Industrial engineering is known for its multidisciplinary nature, covering areas like operations, systems, and processes. In recent years, industries have largely leaned on technology for increased efficiency and output, creating a vital place for industrial engineers. This, in turn, has channeled trends such as machine learning and artificial intelligence, which directly affect how professionals in this field carry out their work.

While technology is taking center stage, sustainability is also a growing point of interest in this industry. The rise of green initiatives and environmental regulations has impacted how these engineers approach their responsibilities, including system design and process management. This can be seen in the increased emphasis on the development of sustainable technologies and processes.

Moving to digital platforms has allowed for a rise in virtual and remote work, making streaming real-time data and cloud computing integral aspects of this field. They must adapt to these changes to remain relevant and competitive in the transformation to a digital-intensive industry.

Employment projections

According to the latest data from the U.S. Bureau of Labor Statistics, employment for industrial engineers is projected to grow 10 percent through 2031, which is faster than the average for all occupations. This growth is due to an increasing dependency on engineers in a wide range of industries to improve efficiency and productivity. Hence, candidates with a degree in industrial engineering or related fields, along with hands-on experience in improving systems, solving problems, and reducing waste, should find their skills in high demand.

Industrial engineer career tips

Understand the industry

Understanding the industry you’re in or targeting is paramount. You should be well-versed in key concepts, industry lingo, and the latest trends. To stand out, focus on a specific industry such as manufacturing, logistics, healthcare, or technology. Also, make the time to read industry reports, attend relevant workshops, and study successful companies in your chosen industry.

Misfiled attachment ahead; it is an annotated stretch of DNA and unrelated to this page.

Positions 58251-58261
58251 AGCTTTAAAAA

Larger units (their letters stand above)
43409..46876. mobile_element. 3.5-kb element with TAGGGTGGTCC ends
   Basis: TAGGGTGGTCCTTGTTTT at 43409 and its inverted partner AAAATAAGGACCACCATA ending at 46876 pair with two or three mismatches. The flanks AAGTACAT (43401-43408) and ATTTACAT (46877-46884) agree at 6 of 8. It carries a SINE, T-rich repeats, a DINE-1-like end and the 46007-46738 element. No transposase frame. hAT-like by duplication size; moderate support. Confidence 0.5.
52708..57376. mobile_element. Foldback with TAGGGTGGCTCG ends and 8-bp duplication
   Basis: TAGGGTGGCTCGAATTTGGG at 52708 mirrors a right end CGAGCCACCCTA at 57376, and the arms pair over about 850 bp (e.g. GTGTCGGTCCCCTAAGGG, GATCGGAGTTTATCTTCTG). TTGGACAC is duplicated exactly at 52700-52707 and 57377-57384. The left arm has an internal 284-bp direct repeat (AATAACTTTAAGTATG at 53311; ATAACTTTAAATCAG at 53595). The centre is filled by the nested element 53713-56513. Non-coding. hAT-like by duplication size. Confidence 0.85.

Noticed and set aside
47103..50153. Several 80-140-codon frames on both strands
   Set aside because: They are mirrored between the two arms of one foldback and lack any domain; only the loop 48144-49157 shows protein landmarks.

Build a professional network

Networking plays a significant role in your professional growth. Connecting with other engineers and professionals in your field can present opportunities for collaboration, skill development, and potential job offers. Here are a few professional organizations relevant to industrial engineers:

  • American Society for Quality (ASQ)
  • Association for Manufacturing Excellence (AME)
  • Institute of Industrial and Systems Engineers (IISE)
  • The Society of Manufacturing Engineers (SME)

Stay up-to-date with technology

It’s pivotal to stay current with the latest advancements. Depending on your industry, this may include understanding CAD software, enterprise resource planning (ERP) systems, or automation technologies like robotics. Subscribing to relevant tech reports, attending industry-specific tech seminars, and pursuing technology-focused coursework can help you stay ahead.

Emphasize continuous learning

Industries change, and as an industrial engineer, you need to adapt. The more versatile you are in terms of skills and knowledge, the more valuable you become to employers. These might be some areas for continuous learning:

  • Gaining expertise in project management methodologies such as agile or waterfall
  • Learning new software/tools that are popular in your industry
  • Studying regulatory standards that directly impact your field
  • Obtaining certifications like Certified Professional in Engineering Management (CPEM) or Lean Six Sigma Certifications

Focus on gaining hands-on experience

Academic learning is important, but hands-on experience is what truly consolidates your understanding. Real-time problem-solving, process improvement, and project management challenges provide valuable lessons. Internships, voluntary work, or shadowing experienced professionals can provide this experience.